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Baicalin alleviates deoxynivalenol-induced intestinal inflammation and oxidative stress damage by inhibiting NF-κB and increasing mTOR signaling pathways in piglets
- Liao, Peng, Li, Yunhu, Li, Meijun, Chen, Xingfa, Yuan, Daixiu, Tang, Min, Xu, Kang
- Food and chemical toxicology 2020 v.140 pp. 111326
- antioxidant activity, baicalin, blood chemistry, blood serum, cytokines, deoxynivalenol, diet, gene expression, growth performance, ileum, immunohistochemistry, inflammation, jejunum, oxidative stress, piglets, protective effect, protein synthesis, signal transduction, transcription factor NF-kappa B, villi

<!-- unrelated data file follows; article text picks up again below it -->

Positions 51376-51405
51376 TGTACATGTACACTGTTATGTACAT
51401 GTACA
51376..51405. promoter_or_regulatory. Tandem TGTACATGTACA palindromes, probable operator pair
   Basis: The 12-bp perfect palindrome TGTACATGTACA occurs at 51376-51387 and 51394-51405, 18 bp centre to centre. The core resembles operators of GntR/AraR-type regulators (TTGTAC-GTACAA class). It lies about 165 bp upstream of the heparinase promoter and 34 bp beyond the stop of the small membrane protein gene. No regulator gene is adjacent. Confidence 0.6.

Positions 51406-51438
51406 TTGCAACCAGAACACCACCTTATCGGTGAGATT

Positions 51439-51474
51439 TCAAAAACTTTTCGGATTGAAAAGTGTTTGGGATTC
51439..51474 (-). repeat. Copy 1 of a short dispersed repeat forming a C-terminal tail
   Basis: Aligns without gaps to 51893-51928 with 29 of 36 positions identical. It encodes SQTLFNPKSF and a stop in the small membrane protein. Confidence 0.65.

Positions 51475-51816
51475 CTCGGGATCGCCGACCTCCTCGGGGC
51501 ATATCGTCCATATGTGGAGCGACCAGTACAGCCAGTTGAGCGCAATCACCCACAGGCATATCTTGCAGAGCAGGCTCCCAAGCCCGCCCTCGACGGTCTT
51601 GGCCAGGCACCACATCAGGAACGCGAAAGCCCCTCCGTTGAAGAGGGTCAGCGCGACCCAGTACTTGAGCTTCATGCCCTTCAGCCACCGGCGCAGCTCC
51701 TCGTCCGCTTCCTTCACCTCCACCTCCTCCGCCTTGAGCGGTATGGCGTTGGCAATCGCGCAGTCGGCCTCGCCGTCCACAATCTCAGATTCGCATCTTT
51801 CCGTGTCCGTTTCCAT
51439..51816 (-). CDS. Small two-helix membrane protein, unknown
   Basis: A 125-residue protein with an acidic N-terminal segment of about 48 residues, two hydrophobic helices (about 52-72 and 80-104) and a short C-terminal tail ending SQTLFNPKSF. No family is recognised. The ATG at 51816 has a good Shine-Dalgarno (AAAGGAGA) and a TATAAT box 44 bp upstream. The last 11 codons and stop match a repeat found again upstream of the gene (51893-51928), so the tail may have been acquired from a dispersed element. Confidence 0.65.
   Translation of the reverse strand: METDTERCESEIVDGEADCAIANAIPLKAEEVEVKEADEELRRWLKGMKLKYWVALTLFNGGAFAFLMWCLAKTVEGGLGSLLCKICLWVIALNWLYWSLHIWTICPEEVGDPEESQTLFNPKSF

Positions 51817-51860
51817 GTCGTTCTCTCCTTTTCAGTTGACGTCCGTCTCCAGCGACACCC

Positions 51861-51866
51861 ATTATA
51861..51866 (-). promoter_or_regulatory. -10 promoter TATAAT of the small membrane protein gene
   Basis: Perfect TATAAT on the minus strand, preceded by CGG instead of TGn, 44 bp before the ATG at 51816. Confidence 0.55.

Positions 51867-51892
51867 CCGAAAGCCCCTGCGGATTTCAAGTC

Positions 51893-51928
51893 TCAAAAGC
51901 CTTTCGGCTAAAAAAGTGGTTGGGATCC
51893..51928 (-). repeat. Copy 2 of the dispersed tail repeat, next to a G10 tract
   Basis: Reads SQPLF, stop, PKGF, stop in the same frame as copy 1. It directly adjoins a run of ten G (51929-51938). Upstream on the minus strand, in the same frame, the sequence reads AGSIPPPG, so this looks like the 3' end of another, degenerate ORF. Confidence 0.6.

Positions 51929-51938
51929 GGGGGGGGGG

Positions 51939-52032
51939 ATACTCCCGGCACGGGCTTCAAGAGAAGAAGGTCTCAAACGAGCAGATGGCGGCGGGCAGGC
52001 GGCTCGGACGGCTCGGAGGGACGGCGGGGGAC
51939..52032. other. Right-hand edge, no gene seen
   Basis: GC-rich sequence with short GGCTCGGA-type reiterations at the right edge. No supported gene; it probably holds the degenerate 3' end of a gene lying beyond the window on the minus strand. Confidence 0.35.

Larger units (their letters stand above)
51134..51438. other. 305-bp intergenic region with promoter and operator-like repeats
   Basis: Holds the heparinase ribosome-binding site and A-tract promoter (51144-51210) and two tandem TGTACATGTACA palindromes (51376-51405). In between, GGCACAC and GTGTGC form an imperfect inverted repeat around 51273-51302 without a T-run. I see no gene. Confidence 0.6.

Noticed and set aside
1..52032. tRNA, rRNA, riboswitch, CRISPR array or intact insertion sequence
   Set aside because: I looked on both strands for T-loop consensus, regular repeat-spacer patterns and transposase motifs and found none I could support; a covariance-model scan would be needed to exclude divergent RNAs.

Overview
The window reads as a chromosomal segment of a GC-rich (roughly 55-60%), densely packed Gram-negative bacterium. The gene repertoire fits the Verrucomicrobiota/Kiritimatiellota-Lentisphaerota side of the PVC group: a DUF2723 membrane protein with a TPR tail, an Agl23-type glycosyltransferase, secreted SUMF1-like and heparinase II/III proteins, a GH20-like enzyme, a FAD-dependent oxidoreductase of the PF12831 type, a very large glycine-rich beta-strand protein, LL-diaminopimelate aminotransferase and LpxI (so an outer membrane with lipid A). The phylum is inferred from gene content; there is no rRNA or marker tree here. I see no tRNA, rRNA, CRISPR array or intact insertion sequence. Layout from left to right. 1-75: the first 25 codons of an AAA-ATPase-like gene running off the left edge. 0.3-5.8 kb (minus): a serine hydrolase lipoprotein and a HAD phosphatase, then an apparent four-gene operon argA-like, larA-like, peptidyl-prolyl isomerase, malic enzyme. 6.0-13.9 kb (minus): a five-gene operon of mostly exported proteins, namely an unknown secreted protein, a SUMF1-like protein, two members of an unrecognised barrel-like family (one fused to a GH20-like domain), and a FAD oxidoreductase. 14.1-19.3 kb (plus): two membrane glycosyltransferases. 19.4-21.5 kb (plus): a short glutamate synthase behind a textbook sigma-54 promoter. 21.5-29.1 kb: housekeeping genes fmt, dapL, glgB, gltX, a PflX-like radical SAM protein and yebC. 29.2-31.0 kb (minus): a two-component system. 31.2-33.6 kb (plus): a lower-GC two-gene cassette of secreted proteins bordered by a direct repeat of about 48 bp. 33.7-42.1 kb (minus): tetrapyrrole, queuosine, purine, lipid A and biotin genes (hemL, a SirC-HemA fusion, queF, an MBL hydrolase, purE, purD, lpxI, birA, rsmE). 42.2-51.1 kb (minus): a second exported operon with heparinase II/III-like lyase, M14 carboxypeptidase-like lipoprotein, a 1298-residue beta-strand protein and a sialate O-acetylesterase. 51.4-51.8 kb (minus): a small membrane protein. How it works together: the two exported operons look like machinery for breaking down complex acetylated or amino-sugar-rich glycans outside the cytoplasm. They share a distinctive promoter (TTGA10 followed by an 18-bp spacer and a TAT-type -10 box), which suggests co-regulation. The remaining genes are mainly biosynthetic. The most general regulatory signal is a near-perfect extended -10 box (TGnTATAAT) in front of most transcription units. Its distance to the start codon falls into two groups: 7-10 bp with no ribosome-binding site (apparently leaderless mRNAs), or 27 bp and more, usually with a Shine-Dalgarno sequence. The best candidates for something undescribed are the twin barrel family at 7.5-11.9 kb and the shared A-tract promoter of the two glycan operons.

- This study was conducted to evaluate the intestinal protective effects of baicalin (BAI) in deoxynivalenol (DON)-treated piglets. A total of 320 weaned piglets were randomly allotted to 1 of 4 treatments with 8 replication pens per treatment and 10 piglets per pen. The treatments were basal diet (NC), basal diet + 0.1% baicalin (BAI), basal diet + 4 mg/kg DON (DON), and basal diet + 4 mg/kg DON + 0.1% BAI (DON + BAI). The experiment was conducted for 14 days. BAI supplementation alleviated the impairment of growth performance and the disorder of serum biochemical parameters in DON-challenged piglets. BAI supplementation also alleviated DON-induced negative effects, decreasing protein and gene expression levels of pro-inflammatory cytokines in the serum and intestinal tissue and increasing antioxidant capacity in the serum. BAI increased villus height and villus height/crypt depth but decreased the protein expression levels of nuclear factor kappa B (NF-κB), as determined by immunohistochemical analysis, in the ileum and jejunum. Moreover, we found that BAI inhibited NF-κB and increased mTOR protein and gene expression levels in the serum and intestinal tissues. Collectively, BAI alleviates intestinal inflammatory and oxidative damage by inhibiting NF-κB and increasing mTOR signaling to modulate downstream inflammatory and oxidative responses after DON challenge.